Inspection of former Camp Adair site ordered by government

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The former cite of Camp Adair will be inspected for hazardous waste and unexploded ordnance.

ADAIR VILLAGE -- The Army Corps of Engineers plans to inspect the former Camp Adair military site for hazardous waste and old ordnance beginning in July.

The work will be part of a Formerly Used Defense Sites (FUDS) evaluation program ordered by the federal government.

It will be a major undertaking. Camp Adair, built in 1942, covered 50,000 acres in Benton and Polk Counties, stretching from Highway 99W on the west side to the Willamette River on the east. During World War II, the bustling camp was the second-largest community in Oregon and had its own railroad station.

Much of the area is now the E.E. Wilson Wildlife Refuge and a large Benton County park. Some of it is farm and range land, and some of it is the community of Adair Village, which includes old and new housing developments and Santiam Christian School.

Four divisions of Army infantry trained at Adair between 1942 and 1944, preparing tens of thousands of soldiers for action in Europe and North Africa. In 1945, part of the camp was used for incarceration of German and Italian prisoners of war.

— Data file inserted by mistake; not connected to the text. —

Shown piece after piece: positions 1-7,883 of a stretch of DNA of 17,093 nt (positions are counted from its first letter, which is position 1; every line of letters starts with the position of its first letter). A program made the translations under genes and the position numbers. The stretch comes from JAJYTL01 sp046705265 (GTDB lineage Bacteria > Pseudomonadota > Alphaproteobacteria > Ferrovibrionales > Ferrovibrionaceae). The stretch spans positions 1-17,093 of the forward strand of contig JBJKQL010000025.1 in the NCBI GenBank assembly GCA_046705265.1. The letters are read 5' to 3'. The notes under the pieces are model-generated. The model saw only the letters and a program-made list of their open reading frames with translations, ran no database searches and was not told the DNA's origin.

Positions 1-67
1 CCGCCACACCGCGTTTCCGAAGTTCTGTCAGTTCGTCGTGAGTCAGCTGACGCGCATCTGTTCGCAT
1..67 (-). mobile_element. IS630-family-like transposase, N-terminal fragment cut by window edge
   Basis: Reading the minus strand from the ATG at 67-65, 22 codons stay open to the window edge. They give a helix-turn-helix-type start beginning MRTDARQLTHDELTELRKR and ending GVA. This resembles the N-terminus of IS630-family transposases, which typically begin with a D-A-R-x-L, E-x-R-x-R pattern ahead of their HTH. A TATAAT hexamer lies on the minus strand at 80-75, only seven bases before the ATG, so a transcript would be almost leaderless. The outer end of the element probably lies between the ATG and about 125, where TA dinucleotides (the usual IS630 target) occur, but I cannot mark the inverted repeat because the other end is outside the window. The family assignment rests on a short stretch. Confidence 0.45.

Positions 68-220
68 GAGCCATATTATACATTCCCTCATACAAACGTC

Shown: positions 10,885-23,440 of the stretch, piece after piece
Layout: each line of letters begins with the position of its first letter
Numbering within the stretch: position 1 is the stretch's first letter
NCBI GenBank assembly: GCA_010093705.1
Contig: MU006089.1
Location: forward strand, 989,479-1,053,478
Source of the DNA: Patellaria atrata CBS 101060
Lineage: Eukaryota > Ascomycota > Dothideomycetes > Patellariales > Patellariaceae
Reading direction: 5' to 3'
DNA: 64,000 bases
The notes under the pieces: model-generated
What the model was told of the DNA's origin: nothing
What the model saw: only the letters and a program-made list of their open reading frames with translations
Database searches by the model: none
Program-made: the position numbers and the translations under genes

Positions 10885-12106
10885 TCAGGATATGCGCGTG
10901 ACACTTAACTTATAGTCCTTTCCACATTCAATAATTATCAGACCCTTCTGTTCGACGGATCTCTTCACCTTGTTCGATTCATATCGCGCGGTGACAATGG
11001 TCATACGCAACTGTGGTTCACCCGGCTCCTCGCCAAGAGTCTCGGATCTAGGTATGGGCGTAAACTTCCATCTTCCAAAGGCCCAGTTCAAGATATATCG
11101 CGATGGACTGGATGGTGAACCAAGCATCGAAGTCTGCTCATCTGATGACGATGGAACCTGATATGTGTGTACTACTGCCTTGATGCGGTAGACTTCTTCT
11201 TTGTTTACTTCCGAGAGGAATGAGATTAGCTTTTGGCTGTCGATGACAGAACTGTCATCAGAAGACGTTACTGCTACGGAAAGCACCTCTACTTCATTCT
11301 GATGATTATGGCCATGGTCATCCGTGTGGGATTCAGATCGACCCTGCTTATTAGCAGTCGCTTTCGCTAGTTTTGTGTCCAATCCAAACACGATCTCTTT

The Army base was decommissioned in 1946 and almost all evidence of it is gone. An adjacent Air Force station on the site of what is now Adair Village remained in use into the 1960s before federal budget cuts eliminated it. Some of the old buildings can still be seen from 99W.

The Corps of Engineers will be looking for any remaining toxic or radioactive waste that may have been left behind in the buildings, which included a large hospital, and in the surrounding land. Water and soil samples will be taken and whatever cleanup is needed to comply with federal and state environmental laws will be done.

The Corps will also look for old ordnance (artillery shells, rockets and bombs) that may have become buried. Finding such items is not uncommon on former military sites.

The inspection will entail engineers seeking permission for access from private property owners. A meeting was held last week at Santiam Christian School to explain the procedures that will be followed.

The inspection and cleanup is expected to take three months. A report is due in October.

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